bodies could be at this point – Absolutely I think
about that all the time. – You know what I mean. I’m just listening to what you’re saying. I’m like yo if they woulda
caught this (censored) when you were… Sorry excuse my language. – No it’s fine. – I don’t know if you
curse on your channel. I do it all the time. (laughter) That’s my bad y’all. I think about what if someone
really paid attention to what you were going
through in middle school. Your body. – Could have stabilized earlier. – You see what I’m saying. So it’s exactly what you’re saying, is just advocating for yourself. Now I’m one those people who
are like I don’t care if I got a cough that sounds different, I’m gonna go to the doctor. “Excuse me my cough sounds
different y’all better tell me what the hell is going
on” you know what I mean? So I just feel like exactly
what you’re saying is people need to advocate for themselves
because we know in our spirit, and our energies
something just aint right. Right, normal, whatever
word you wanna use. Something just isn’t the same. – Right. – We need to go in there and really fight, and advocate for ourselves, and if one doctor isn’t
listening then try another one, and see what happens. Look some stuff up online, and just see what happens after that. – We are coming in to a scary
time right now actually, were they’re starting to
create a policy where doctor shopping will be nipped in the butt. – Really. – Yeah, because again there’s like a drug scare. “People are like doctor shopping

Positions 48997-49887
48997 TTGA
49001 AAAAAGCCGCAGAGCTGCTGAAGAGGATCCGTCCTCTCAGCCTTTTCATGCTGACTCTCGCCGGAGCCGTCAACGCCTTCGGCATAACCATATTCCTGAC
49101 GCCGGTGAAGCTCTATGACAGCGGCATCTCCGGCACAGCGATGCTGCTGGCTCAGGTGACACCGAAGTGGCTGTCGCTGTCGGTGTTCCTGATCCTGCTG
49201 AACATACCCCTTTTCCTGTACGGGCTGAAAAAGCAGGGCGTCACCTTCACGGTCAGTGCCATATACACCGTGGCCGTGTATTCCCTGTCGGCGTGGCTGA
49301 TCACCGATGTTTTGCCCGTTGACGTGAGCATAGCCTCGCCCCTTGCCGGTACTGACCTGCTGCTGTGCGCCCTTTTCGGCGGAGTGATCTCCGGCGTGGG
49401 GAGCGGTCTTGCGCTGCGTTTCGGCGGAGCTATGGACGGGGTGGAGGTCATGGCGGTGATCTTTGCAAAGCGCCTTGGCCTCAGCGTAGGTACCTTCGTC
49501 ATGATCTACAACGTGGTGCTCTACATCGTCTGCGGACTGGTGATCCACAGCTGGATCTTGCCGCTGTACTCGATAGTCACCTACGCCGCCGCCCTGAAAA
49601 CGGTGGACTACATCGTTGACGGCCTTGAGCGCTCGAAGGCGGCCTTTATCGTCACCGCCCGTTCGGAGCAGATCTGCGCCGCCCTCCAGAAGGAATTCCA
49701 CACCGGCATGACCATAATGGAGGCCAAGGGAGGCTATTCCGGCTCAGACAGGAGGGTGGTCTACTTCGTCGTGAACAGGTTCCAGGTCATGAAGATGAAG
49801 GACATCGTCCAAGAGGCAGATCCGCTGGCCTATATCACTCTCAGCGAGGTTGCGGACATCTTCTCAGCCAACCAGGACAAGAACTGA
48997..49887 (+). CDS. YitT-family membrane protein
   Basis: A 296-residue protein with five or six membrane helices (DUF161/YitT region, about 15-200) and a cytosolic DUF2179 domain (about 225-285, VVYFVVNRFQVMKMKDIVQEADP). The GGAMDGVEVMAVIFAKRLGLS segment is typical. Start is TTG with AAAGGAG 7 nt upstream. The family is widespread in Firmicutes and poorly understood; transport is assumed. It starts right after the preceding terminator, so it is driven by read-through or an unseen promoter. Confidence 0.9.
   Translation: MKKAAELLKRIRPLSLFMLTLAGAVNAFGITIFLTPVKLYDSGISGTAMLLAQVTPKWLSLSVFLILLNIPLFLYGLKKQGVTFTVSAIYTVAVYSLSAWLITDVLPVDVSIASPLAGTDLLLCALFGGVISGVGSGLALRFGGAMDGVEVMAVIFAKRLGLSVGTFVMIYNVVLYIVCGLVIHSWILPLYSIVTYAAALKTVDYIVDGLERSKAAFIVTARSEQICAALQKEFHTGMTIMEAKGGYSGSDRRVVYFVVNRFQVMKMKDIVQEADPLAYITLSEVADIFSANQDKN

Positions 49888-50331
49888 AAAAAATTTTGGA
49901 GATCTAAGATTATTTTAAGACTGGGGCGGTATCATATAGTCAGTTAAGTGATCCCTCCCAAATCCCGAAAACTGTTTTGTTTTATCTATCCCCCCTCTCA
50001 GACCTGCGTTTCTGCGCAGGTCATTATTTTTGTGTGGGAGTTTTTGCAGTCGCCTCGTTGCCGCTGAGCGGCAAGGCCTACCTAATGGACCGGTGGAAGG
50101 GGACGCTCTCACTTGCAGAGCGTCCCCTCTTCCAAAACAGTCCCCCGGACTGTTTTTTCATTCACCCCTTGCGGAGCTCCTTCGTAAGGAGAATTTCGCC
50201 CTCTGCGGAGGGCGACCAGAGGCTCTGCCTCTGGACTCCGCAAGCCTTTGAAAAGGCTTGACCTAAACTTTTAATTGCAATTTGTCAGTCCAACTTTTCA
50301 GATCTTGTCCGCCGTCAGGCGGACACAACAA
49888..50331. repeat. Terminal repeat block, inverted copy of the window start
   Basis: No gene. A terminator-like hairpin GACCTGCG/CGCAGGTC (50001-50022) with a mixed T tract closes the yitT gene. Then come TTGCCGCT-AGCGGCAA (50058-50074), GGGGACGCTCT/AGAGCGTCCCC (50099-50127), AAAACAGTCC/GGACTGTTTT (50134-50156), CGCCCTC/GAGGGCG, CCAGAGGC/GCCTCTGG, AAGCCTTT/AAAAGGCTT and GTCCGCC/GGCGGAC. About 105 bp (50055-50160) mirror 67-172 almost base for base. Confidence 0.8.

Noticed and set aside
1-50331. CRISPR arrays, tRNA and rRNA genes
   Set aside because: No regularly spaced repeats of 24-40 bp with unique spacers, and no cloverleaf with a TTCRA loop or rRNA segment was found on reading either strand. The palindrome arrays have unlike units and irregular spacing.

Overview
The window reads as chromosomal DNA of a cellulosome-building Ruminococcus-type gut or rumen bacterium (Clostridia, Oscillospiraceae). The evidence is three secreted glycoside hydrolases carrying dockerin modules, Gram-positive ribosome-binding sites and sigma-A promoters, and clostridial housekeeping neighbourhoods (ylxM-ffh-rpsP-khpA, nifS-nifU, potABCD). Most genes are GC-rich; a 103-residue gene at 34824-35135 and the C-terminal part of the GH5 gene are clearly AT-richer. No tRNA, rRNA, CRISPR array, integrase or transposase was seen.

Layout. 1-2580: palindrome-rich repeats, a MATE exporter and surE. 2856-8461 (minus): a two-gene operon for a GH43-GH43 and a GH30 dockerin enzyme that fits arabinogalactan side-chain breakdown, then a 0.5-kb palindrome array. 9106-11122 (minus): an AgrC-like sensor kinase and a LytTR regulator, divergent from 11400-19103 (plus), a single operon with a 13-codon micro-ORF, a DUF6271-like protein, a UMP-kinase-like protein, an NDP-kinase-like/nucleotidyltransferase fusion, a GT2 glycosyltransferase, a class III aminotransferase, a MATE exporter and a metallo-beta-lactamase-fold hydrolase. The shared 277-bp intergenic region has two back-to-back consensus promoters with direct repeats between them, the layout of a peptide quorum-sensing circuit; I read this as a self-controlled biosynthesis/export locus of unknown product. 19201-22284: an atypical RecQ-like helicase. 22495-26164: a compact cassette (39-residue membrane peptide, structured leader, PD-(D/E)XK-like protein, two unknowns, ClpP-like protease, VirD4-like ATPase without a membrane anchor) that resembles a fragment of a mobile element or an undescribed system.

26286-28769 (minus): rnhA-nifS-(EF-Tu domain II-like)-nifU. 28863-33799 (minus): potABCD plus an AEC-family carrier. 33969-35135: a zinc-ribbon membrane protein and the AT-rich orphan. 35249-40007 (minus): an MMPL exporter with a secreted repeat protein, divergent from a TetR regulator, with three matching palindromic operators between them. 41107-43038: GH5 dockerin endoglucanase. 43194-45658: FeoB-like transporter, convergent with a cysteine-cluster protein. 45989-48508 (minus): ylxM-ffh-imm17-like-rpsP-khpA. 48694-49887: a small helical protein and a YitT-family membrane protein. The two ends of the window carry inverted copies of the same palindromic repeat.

in order to get/abuse drugs.” It’s reaching a point
where you’re gonna get, what’s the word? Exiled, in the medical industry. – They’ve gotta relax. – Y’all just want us to die. – Yeah. (laughter) No seriously. – Y’all want us to die. – Yeah, no seriously. That’s like really what it is. If they can’t get every
single penny out of us, then their just like fuck
it just let them die off in a corner and not even care. – God, real talk. (laughter) – Yeah, that’s how yo know the
people who are creating these policies are not involved
with people with disabilities. Even you know since this whole
thing is about Wheelchair, and wheelchair maintenance. How we use insurance, and all that stuff you know
that by just the process of getting your wheelchair repaired. I talked about this on my channel once, and if something extreme
happens to your chair, lets say a shock broke
or the wheel busted in some kinda way. I mean I go hard in my
chair so I do real damage. But something like that happens their like “oh okay well it’s gonna take
six to eight weeks to fix.” – Nope. – Six to eight weeks? – Nope, nope. – Where am I supposed to
go for six to eight weeks? So you expect like? Cut it out. I get in my chair in
order to open up the oven to cook for myself. I use my chair when
I’m dropping something. I use my chair to leave
the fricken front door. I use my chair just in case I
do lose my balance and fall, because I do live on my own. If I do lose my balance and
fall I need to get to my chair in order to boost myself
up in order to move around. I use my chair even within my home, even tho I am able to walk
around and move around on my own too. Y’all expect six? And I work. Six to eight weeks without my
chair, y’all got me messed up. (laughter) y’all got me messed up. – Right. That’s the thing, how do you just tell somebody
who uses a wheelchair, yeah sorry but it’s bad for
you for six to eight weeks. Like okay well see you later, and then when you’re